A discussion on all aspects of Theravāda Buddhism
Can someone remind me what the definition of wholesome and unwholesome intentions are and how they are known and differentiated? Thanks!
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since we have a past that we dont remember,
we cant know whether it is karma or not.
the important thing is to try our best not to create
more bad karma. and to create good karma.
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richard_rca wrote:Can someone remind me what the definition of wholesome and unwholesome intentions are and how they are known and differentiated? Thanks!
I think that any action tied up with greed, hatred, and delusion is unwholesome, while non-greed, non-hate, non-delusion are wholesome. MN 73
talks about this.
steve19800 wrote:Let me just give you another example. Simple one a car accident. I'm not talking about the cessation to be free from accident.
I'm not sure how you see the analogy working, unfortunately.
"There is, headman, dhammasamādhi. If you were to obtain cittasamādhi in that, you might abandon this state of perplexity. And what, headman, is dhammasamādhi?- SN 42.13 - Pāṭaliya
[kammapatha & brahmavihara, & a method of arousing gladness]"
"Others will misapprehend according to their individual views, hold on to them tenaciously and not easily discard them; we shall not misapprehend according to individual views nor hold on to them tenaciously, but shall discard them with ease — thus effacement can be done."- MN 8 - Sallekha Sutta
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steve19800 wrote:Generally, can we say that something unavoidable is our kamma. If you try your best to avoid thing but they still happen for you to suffer for example.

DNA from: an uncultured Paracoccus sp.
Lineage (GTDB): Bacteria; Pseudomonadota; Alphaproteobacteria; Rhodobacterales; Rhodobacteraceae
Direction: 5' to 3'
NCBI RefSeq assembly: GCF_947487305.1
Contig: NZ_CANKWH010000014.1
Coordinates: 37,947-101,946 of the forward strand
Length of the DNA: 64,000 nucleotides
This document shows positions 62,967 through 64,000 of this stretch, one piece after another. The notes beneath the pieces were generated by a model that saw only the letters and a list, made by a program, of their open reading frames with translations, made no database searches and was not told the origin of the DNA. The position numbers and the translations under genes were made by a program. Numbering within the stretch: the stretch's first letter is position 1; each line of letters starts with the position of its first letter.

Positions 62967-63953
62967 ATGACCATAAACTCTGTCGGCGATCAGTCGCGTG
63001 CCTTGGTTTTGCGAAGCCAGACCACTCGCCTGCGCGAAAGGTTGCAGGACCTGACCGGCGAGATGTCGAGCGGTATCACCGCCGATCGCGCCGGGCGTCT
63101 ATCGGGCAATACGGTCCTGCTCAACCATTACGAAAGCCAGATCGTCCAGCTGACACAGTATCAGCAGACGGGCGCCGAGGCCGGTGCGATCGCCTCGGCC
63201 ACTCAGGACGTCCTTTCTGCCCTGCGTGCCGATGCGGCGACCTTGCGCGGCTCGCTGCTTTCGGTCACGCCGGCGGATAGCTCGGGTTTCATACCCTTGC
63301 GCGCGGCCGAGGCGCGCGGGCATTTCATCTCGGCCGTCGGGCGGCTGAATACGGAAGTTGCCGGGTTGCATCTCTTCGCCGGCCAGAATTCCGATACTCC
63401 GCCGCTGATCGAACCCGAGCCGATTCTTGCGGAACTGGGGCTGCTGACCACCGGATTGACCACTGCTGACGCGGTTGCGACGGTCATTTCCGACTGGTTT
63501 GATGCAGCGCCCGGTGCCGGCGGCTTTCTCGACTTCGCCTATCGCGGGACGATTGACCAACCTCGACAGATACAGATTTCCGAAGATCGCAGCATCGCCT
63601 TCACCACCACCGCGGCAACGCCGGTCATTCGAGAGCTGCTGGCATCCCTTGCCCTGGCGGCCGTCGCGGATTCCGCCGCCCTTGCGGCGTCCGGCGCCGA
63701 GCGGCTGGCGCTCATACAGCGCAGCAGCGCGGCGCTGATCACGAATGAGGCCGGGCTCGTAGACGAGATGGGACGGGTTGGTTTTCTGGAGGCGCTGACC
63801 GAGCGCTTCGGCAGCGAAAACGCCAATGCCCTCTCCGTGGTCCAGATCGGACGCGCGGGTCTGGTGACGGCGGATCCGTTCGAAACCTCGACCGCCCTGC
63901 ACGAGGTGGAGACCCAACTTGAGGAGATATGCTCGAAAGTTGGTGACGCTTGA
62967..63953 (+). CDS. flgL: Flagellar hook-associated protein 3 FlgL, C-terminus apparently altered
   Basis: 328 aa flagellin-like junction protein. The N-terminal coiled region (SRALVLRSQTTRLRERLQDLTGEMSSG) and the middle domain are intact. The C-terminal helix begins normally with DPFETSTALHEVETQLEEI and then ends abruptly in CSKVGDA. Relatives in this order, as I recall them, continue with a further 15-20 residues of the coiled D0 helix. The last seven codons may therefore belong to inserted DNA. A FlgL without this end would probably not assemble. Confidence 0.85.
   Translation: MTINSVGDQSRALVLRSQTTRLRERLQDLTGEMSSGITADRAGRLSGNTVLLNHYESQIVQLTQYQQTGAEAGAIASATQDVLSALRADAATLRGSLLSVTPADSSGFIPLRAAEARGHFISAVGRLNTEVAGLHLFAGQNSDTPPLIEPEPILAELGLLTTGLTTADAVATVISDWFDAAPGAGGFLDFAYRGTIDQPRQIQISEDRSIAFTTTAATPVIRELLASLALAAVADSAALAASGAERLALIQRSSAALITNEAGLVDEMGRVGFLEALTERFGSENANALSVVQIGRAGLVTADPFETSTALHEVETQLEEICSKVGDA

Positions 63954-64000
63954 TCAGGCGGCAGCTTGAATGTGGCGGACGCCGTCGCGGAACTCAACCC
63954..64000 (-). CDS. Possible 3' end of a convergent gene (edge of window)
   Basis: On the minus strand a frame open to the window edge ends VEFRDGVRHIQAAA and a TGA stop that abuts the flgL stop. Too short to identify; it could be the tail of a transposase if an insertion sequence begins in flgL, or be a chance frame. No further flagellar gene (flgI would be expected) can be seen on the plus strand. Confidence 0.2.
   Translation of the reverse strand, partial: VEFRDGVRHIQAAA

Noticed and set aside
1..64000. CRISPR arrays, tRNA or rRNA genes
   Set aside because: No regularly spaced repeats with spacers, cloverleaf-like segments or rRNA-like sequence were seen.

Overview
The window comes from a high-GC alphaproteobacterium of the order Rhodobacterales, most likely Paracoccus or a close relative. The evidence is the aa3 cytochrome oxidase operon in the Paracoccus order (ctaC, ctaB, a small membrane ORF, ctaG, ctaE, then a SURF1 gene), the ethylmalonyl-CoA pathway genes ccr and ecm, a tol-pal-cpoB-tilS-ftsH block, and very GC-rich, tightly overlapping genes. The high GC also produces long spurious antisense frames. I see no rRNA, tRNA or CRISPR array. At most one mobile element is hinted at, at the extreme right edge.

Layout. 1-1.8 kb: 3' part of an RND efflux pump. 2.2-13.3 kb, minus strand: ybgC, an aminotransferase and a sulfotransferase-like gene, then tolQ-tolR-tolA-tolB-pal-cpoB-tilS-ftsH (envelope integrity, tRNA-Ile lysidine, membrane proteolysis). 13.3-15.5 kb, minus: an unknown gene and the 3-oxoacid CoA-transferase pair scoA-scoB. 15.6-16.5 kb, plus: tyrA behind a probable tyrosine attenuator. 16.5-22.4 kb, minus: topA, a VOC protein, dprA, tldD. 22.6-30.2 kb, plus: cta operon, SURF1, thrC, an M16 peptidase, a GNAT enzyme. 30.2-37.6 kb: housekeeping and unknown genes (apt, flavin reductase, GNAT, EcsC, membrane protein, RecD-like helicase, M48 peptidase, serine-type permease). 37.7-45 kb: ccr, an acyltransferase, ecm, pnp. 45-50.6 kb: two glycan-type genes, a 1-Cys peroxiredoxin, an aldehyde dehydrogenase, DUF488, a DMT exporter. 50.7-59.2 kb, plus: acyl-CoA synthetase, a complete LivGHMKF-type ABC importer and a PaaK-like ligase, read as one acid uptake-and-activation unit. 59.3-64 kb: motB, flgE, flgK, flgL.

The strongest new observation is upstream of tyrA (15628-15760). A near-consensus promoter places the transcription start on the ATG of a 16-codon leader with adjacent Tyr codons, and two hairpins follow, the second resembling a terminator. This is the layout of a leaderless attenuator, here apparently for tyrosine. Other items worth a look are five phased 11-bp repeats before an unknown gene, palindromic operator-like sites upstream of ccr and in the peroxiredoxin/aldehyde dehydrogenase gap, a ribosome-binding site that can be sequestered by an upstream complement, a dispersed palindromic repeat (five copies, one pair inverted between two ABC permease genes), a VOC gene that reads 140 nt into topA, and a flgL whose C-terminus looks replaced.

There are many causes and conditions which form a circumstance for a person to experience. Like you said even just as simple as crossing the road, it involves a lot of things for things to happen. Many causes and conditions form into one situation or one incident so to speak. Causes and conditions themselves are kamma.
I am not a Buddhist expert but I believe there are many levels of kamma. One action leads to a result and causes further results and actions. And they all are dependent to each other. Most of the time what people called kamma is what they believe as the final result or the climax of an incident. ...
That is not how kamma is defined, in buddhist context. The 'final result' is caused by (many independent) actions, most action had an intention (kamma).
(sidenote: something to ponder about, is there anything, that is really unavoidable ?)
Yes, definitely there is. But not everyone's unavoidability is different.
steve19800 wrote:By being mindful I think we will be able to tell ourselves whether something happening is the result of our own action or just a mere carelessness.
Getting closer. By being mindful on our intention, we can be (more) aware on the consequences of our actions, before we initiate them.
We can not foresee all/every consequence of our actions, but we can begin to see that some intentions, most likely leads to (generally) more suffering, and some leads to less suffering. The more mindful we get, the better we get to "guess" the overall result of a given action.
In other words, our kamma (intention) is like planting seeds, that will grow into consequences (once/many) at some point(s) in the future. Mindfulness is a tool, that gives us a pointer, so that we can avoid planting "bad" seeds, before intention initiates action.
I would recommend a podcast, that once helped me a lot, with understanding (the buddhist way of seeing) kamma: http://diamondpath.blogspot.dk/2006_08_01_archive.html
Episode 7. I do know that the "source" isn't Theravada, but it explains kamma in layman-terms, in a very easy language.
Thanks for the link Doshin, will listen to that later.
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